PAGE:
My Brilliant Friend: Parts 1 and 2
Olivier stage, National Theatre, London
Until February 22, 2hrs 35mins each part
Watching these shows is a bit like driving a hire car in Naples. It’s an exhilarating adrenaline rush, and you’ve no idea where you’ll end up. Do you need to have read the hugely popular Neapolitan novels by Elena Ferrante?
Well, I loved these shows without knowing the books at all. Possibly it’s even an advantage.
This production was originally seen at Kingston upon Thames’s Rose Theatre in 2017. The same two actors – Niamh Cusack and Catherine McCormack, both on flying form – play the girls whose entwined fates are sketched over six decades in post-war Italy.
Niamh Cusack and Catherine McCormack (above with Adam Burton), both on flying for, play the Lila and Lenu whose entwined fates are sketched over six decades in post-war Italy
Cusack is the earnest, if jealous Lenu – what our Prime Minister would call ‘a girly swot’ – who will become a novelist. McCormack is Lila: brilliant, wild and with the glint of a death wish.
The Neapolitan backstreets are conjured up by two mighty staircases, with lots of shouting, stabbings and general Italian racket. April de Angelis’s adaptation doesn’t stint on violence.
Women are battered blue. Eyes are gouged. In Melly Still’s pungent staging, when Lila is raped on her wedding night, it is her empty dress that gets obscenely violated. The men in this are all pigs, which may sound overly feminist but is no more than the truth as Ferrante saw it.
IT’S A FACT
The name Elena Ferrante is a pseudonym. The writer says keeping her real name secret is the key to her writing process.
Lenu’s husband is a patronising professor. She has a disastrous affair with the two-timing intellectual poseur Nino (Ben Turner, a slimy joy) for whom both she and Lila fall.
Much of the evening’s menace is supplied by two Camorra thugs, organised crime providing the narrative’s machismo and corruption. Watch out for Emily Mytton’s superb mafia crone with the lethal hairpin!
The epic swirl of the decades in Naples and then Florence is conjured on the Olivier’s revolving stage to a soundtrack featuring music from Purcell to Hendrix, The Beatles to Bowie.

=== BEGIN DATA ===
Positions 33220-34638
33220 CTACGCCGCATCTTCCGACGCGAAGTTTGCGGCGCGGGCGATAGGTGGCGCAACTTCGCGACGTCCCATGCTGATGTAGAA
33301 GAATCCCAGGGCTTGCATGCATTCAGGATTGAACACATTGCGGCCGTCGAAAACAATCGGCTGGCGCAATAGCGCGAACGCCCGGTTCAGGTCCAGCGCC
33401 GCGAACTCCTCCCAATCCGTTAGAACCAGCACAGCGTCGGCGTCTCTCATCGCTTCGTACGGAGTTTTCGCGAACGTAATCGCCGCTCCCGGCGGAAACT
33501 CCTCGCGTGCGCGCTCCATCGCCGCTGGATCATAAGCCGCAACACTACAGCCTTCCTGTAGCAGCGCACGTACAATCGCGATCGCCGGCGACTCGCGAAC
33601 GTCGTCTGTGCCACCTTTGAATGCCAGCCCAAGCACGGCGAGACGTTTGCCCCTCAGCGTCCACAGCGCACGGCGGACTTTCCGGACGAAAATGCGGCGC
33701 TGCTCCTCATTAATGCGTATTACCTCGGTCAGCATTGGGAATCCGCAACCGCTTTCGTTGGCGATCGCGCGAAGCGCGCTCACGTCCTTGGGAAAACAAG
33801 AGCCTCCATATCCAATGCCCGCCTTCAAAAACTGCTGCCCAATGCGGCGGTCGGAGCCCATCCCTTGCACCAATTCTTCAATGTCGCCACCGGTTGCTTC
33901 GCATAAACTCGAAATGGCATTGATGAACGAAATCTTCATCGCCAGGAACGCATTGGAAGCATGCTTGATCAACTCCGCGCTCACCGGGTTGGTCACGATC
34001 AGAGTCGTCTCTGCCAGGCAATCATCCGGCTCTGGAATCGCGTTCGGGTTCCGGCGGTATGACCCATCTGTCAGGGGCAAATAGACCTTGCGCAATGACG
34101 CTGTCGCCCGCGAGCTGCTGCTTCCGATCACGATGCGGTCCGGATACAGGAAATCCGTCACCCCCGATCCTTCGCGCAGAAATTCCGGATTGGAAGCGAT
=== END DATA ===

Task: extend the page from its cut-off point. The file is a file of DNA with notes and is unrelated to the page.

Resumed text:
The first play is the best. The second has an overload of incident (Lila goes from being a pork processor to freedom fighter to business executive), including an earthquake.
But at all times the passions and struggles of the two friends are vividly there on the stage. I emerged feeling well rewarded and wanting to read the books.
Dominion Theatre, London Until January 4, 2hrs 30mins
This is a stage version of Irving Berlin’s film musical, which starred Bing Crosby and Danny Kaye as the ex-infantrymen turned goofball song-and-dance double-act. They find themselves holed up in a snowless Vermont skiing inn, puttin’ on a Christmas benefit show for their old army general.
Nikolai Foster’s huge, cinematic production – the 1954 movie was the first in widescreen VistaVision – was seen last year at Leicester’s Curve theatre.
It’s choreographed to the hilt by Stephen Mear, with Danny Mac and Dan Burton as the boys, and Clare Halse and Danielle Hope as the singing-sisters act they pair up with. Michael Brandon is the sweet old general, now a useless innkeeper.
It’s choreographed to the hilt by Stephen Mear, with Danny Mac and Dan Burton as the boys, and Clare Halse and Danielle Hope (above) as the singing-sisters act they pair up with
In the absence of a proper plot, the cast’s job is simply to dance and deliver the lovely old songs (Let Yourself Go, Blue Skies and, of course, White Christmas), which they do immaculately.
A West End belter it is not. But this is still a gift-wrapped, festive treat for fans of Irving Berlin’s golden touch.
Shaftesbury Theatre, London Until May 30, 2hrs 30mins
In this jukebox musical, Shakespeare’s play gets a rewrite. Juliet doesn’t die, she dumps Romeo and then goes on to party in Paris, to a pop soundtrack. The hits – by Katy Perry, Britney Spears, Backstreet Boys and others, all written by Max Martin – are crammed into a totally daft story in mock-Tudor costumes.
The show is saved from its own utter absurdity by unfettered campery, good-heartedness and some spunky performances. Notably the rangy Miriam-Teak Lee as the rebellious Juliet, Oliver Tompsett as a badgered Bard, Cassidy Janson as a bolshie Anne Hathaway and Melanie La Barrie as the Nurse who finds lurve.
Luke Sheppard’s hard-partying production goes on too long. But the hits – including … Baby One More Time, Roar and Everybody (Backstreet’s Back) – are thunderously well staged.
In this jukebox musical, Shakespeare’s play gets a rewrite. Juliet doesn’t die, she dumps Romeo and then goes on to party in Paris, to a pop soundtrack (David Bedella as Lance, above)
Shakespeare should probably sue. But for the right crowd, this musical comes across as the West End’s quirkiest hoot.